To each his own. Live and Let Live. But as a Christian you may show your joy, light & kindness to all & a human being with no belief or faith may start to wonder : What does he/she have that I do not? Why is he/she so happy? We all want to be happy, feel loved, feel peace during times of trial & comfort when needed. We all want to love others and are all made in the image of God. It is us who skews things. Ultimately, The Father knows all hearts & minds-He is omniscient-ALL Knowing. You may think you can hide from others very well, maybe you can even fool yourself a bit- but Heaven? Are you joshing me? You cannot hide under a rock. The Father loves us all- good or bad-the sun will rise on all- therefore, do not judge. He is in charge. He wants all to be saved and to know the full Truth in Jesus Christ. I have an acquaintance who does not like Religion at all. He says : I cannot believe what I cannot prove. I have smoothly tried to lure him into feeling that "God is Good." I sense he is so hardened & blind that the immediate reaction is-the comfort zone- oh no! 'Standardized Religion again! Not the Jesus thing!' Yet he is kind & polite, yet suffering so much. I feel for him. He wants to believe. He was even in a youth group as a teenager. He still does not realize that Christ lives within him. As soon as he acknowledges that and feeds it with The Bible and The Sacraments -he will be happy! I cannot & will not force my spiritual journey on someone else's heart & mind- it will not work anyways! Think about it!
Showing your love is best. Use your words carefully. Do not give pearls to Swine.

We have free will. We will make our own conclusions in our own minds & hearts for ourselves. When someone is grasping & trying to convince others-really themselves that there is No God...well, that is up to you. That human being must put his own body to rest each night. And every human soul has a conscience-whether the spoken of human wants to 'see' it. He/She will decide for themselves: Am I at peace? Do I have love in my heart? What happened today? Why was I so angry and spiteful?? The horror of the imbalance between heart & mind & the reality of the outpouring of their spirit throughout their lives, is the proof in the pudding. So if someone comes up to you to argue...my advice, If I may...walk away...pray that that human being...so Loved By All of Heaven...will one day see The Light & Love & Power of Jesus Christ. Amen.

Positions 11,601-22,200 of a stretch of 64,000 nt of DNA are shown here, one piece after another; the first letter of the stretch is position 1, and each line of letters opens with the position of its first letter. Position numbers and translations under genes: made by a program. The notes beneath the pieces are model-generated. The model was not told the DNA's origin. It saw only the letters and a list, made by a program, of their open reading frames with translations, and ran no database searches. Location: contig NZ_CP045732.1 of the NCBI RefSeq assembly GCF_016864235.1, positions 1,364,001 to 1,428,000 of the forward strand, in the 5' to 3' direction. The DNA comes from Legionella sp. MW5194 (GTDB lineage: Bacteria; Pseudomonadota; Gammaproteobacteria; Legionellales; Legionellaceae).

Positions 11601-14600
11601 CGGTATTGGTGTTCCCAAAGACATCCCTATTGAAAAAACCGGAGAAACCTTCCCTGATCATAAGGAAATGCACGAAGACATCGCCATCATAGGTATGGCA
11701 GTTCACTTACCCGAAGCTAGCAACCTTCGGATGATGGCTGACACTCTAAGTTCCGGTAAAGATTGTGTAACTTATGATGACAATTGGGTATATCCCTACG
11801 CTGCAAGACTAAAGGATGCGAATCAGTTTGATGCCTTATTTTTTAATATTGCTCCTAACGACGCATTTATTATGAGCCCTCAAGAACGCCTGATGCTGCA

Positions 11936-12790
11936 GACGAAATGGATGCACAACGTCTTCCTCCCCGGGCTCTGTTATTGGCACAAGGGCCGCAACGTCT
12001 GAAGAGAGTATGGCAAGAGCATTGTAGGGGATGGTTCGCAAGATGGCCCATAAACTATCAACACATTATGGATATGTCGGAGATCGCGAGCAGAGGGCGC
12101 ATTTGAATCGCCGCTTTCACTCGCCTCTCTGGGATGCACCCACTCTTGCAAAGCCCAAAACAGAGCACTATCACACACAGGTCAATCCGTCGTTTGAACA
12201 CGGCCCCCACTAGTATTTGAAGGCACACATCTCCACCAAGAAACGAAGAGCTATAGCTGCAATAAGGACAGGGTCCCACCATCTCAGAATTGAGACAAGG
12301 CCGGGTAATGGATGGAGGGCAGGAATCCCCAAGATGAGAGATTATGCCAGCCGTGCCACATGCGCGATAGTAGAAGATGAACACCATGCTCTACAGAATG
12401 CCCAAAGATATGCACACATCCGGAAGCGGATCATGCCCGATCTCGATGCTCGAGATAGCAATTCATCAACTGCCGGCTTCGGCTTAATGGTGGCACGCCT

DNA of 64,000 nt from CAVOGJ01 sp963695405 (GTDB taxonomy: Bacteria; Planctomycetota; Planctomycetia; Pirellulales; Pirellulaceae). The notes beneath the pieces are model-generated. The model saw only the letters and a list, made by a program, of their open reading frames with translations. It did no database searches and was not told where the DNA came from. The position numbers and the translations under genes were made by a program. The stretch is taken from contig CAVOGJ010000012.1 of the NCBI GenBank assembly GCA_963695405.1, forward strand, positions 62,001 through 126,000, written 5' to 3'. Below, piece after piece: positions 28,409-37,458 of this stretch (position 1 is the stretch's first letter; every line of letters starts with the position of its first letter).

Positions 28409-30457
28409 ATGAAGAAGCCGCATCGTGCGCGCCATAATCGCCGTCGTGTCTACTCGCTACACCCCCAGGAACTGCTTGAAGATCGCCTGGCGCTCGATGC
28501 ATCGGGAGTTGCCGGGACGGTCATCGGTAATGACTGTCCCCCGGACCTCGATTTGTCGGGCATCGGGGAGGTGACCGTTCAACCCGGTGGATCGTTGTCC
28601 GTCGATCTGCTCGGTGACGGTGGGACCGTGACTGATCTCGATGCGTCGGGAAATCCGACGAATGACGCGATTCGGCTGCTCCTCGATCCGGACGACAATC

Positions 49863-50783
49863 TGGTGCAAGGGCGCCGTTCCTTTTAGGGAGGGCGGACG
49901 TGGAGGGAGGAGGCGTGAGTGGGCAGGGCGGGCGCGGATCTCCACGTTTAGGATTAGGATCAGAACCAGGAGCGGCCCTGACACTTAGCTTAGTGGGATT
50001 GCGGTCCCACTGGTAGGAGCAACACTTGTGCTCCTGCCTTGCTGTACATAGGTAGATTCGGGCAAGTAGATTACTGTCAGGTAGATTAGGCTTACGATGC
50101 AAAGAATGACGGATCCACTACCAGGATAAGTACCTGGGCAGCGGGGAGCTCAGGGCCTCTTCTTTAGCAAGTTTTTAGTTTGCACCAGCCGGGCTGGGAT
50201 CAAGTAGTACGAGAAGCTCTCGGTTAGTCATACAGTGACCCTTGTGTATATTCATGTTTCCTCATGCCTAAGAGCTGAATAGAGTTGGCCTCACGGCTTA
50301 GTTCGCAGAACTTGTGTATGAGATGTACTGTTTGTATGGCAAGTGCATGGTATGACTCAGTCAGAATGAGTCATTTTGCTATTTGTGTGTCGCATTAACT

February 13, 2014 at 12:15 am PST
#5  Greg Herwaldt - South Elgin, Illinois

We are the ones who plant the seed by our walk with God. We are being watched by those who don't believe our role is to win them over by our fruits Jesus talked about it in the Bible. The thing is God has chosen those in Advance of the ones who are Saved Why ??? There is more evidence of Jesus with History and Prophecy then there ever will be THAT there is NO GOD!!!!!!!!

March 21, 2014 at 12:48 pm PST
#6  doug nusbaum - henderson, Nevada

There is no mass evil compared to the christian genocide committed against native americns. 95+% of that group killed, with 100% extermination rate among many subsets and all for the single reason that "they were not 'lovine christians'. And there is the 30 years war, the 100 years war the crusades and numerous other murderous atrocities committed in the name of Jesus.

There is the 1500 year eugenics experiment carried out against the Jews, of which I am a beneficiary. Yea --- it took about 75 generations, but you Christians did breed a superior race by removing the bottom 5-10% of every generation, It is why we own the banks, and science :-)

Atheists and other unbelievers are what you call good because that is how evolution works over the long term among human tribes. You do not understand evolution and have no idea how most science works so you do not understand this. Sorry --- I can not educate you. but that is how it is. Tribes that did not care for their own perished when competing with those who saw value in caring for the less able, especially the elderly.

Good motivated from fear (eternal punishment) is not good is is acting out of fear. It is obedience to law, and like obedience to law can just as easily be evil. Think of all those obedient faithful who kill in the name of god. As to acting in the spirit of the church. You mean the church of pedophelia? You mean the church that instructs its members to obey the church and shield criminals rather than act in accordance with their conscience... That church? If you call that good --- well I will stay with my unbelief thank you.

July 11, 2014 at 12:13 am PST
#7  doug nusbaum - henderson, Nevada

Good people can and will do good things. Bad people can and will do bad things. But it takes government / religions / hierarchies to get good people to do bad things based on faith in the institution. I know of nothing that can motivate bad people to do good things out of such faith.

July 11, 2014 at 12:16 am PST